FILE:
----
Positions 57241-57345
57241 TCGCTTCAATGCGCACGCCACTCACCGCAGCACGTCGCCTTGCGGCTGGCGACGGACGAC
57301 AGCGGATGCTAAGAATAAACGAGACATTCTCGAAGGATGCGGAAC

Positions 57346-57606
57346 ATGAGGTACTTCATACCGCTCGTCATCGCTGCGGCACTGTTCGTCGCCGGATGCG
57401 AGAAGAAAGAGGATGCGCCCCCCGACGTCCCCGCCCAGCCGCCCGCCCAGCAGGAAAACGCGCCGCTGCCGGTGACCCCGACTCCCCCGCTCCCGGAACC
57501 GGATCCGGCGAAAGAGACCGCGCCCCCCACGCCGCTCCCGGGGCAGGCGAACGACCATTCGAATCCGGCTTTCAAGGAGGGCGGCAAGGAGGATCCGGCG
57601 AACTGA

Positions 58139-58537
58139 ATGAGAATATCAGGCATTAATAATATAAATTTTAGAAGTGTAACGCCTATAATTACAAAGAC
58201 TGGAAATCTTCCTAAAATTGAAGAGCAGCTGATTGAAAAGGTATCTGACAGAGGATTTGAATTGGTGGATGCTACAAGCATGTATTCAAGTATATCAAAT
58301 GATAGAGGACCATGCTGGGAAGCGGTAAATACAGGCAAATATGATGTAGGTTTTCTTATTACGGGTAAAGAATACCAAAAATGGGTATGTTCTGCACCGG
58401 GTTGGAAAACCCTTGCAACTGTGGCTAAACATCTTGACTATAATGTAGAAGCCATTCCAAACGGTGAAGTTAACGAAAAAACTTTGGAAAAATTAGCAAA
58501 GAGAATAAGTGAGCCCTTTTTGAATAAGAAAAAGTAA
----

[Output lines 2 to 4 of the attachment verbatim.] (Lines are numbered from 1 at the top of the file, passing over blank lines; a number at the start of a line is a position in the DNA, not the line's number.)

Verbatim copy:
57241 TCGCTTCAATGCGCACGCCACTCACCGCAGCACGTCGCCTTGCGGCTGGCGACGGACGAC
57301 AGCGGATGCTAAGAATAAACGAGACATTCTCGAAGGATGCGGAAC

Positions 57346-57606